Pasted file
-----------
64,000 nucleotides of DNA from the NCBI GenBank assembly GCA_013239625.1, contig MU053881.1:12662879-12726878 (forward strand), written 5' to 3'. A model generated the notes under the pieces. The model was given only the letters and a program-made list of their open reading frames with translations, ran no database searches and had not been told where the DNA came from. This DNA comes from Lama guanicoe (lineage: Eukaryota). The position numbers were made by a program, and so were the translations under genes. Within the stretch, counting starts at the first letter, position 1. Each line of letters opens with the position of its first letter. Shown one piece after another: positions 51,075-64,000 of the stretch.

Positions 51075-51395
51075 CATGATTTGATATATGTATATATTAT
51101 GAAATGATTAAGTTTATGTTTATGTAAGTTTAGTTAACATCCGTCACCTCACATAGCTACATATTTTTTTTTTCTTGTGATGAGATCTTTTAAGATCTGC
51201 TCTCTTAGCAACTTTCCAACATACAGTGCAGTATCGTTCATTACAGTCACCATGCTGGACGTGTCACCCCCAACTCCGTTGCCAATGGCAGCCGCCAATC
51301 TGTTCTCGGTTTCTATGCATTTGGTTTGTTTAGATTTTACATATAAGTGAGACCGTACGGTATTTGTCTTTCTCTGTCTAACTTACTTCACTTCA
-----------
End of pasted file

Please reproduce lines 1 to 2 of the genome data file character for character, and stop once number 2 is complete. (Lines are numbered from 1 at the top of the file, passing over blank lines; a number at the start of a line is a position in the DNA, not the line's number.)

64,000 nucleotides of DNA from the NCBI GenBank assembly GCA_013239625.1, contig MU053881.1:12662879-12726878 (forward strand), written 5' to 3'. A model generated the notes under the pieces. The model was given only the letters and a program-made list of their open reading frames with translations, ran no database searches and had not been told where the DNA came from. This DNA comes from Lama guanicoe (lineage: Eukaryota). The position numbers were made by a program, and so were the translations under genes. Within the stretch, counting starts at the first letter, position 1. Each line of letters opens with the position of its first letter. Shown one piece after another: positions 51,075-64,000 of the stretch.

Positions 51075-51395